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Photo by H.S. Cooper © SOPWITH

Photo by H.S. Cooper © SOPWITH

If you find yourself near Ozark, Alabama, you might want to visit the U.S. Army Aviation Museum at Fort Rucker. It is located off Highways 84 and 231.

The museum has a number of aircraft on display, in addition to some interesting exhibits like a piece of red cloth from the Red Baron’s plane, a section of the Berlin Wall and a solo cycle.

Admission is free and the museum is open every day (except Sunday and major holidays). The only requirement is that anyone over 16 years of age must show photo I.D. at the gate and the vehicle owner’s may be asked to show proof of vehicle registration and insurance. There is adequate parking for your tow (no RVs) unless there is an event underway, then you may find yourself parking in the grass.

For more information, visit their website at: http://www.armyavnmuseum.org/

Photo by H.S. Cooper © ARMY AVIATION MUSEUM

Photo by H.S. Cooper © ARMY AVIATION MUSEUM

 

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Photo by H.S. Cooper ©

Photo by H.S. Cooper © No, Thanks!

Stopped a flea market the other day… boy, you just never know what you are going to see when you get off that highway! 😉

 

Photo by H.S. Cooper © STORMY HIGHWAY

Photo by H.S. Cooper © STORMY HIGHWAY

The highways were just a little stormy yesterday… So glad not to be on the road today with wind advisories and threats of rain, sleet and possible black ice!

On the Road to Disaster by H.S. Cooper

If you haven’t thought about what to do in an emergency situation while on the road, consider some pre-planning with your family before making those travel plans. For more information on preparing for natural disasters, check out my book On the Road to Disaster.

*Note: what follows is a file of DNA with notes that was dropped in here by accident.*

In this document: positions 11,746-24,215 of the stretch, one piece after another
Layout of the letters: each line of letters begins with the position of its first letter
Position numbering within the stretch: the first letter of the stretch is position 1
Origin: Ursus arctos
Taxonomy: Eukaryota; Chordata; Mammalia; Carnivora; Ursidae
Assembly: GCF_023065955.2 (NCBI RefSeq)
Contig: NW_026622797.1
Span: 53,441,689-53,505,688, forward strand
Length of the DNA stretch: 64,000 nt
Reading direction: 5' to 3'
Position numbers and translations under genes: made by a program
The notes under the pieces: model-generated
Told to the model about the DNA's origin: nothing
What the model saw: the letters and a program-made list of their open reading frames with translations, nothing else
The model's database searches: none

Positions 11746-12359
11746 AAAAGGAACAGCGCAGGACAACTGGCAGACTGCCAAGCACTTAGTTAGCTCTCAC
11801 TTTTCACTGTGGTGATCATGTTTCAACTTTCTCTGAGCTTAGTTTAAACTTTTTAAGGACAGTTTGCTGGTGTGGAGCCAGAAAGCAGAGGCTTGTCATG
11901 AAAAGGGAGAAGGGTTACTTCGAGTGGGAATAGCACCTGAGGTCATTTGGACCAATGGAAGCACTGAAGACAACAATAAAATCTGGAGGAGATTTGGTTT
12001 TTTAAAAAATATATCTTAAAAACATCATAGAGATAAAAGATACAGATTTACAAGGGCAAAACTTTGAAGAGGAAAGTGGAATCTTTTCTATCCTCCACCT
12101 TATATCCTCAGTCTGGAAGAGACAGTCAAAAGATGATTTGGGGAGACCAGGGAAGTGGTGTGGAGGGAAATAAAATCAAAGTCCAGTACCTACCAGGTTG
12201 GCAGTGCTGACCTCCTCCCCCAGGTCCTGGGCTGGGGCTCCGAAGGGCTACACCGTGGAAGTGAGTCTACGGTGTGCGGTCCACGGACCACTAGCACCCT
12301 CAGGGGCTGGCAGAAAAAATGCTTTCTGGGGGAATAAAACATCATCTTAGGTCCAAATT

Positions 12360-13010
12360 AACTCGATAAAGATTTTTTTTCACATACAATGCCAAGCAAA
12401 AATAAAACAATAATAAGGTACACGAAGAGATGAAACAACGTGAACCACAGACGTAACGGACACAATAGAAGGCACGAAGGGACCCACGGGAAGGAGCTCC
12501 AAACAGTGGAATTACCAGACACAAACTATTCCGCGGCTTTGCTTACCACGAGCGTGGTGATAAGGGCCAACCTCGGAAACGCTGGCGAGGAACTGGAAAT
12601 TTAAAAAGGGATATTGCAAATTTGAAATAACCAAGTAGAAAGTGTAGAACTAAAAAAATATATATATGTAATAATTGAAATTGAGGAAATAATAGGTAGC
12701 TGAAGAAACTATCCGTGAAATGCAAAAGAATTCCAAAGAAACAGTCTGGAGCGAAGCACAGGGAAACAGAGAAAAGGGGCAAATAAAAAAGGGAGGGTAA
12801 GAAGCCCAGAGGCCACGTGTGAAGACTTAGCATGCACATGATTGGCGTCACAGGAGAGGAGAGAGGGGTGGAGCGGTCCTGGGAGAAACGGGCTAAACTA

Although it’s hard to escape flu-season, there are some things you can do to protect your family from disease while you are on the road…

Have hand sanitizer in your vehicle. Make sure you have a small bottle for each person (put it in each person’s door or the center council and mark their name on it). Each time a person gets into the vehicle, they should clean their hands. If the person handled other public items prior to getting in (such as touching a door or shopping cart), make sure he or she wipes off their door handle, door lock or window area (anywhere that is touched) with a handy-wipe. Also make sure to have a liter bag in your vehicle to dispose of dirty handy-wipes and facial tissue. We dispose of our liter bag every stop.

Have individual handy-wipes in your purse, pocket or backpack and use them! Do not rely on public restrooms to have filled soap containers or even hot water. I am surprised when I do come across a fully-stocked public restroom. If you are an RVer currently on the road, it’s best that you don’t rely on public restrooms. Use your own RV if you can get access to the bathroom with the slides in. Some RVers don’t like using their own bathroom during transit because they don’t like carrying extra water or don’t want to have anything in their holding tanks. You don’t have to have your water tank filled to use your toilet. You can use purchase hand sanitizer that requires no water to wash your hands and place a gallon (or two) jug of water in your bathroom sink to use to flush.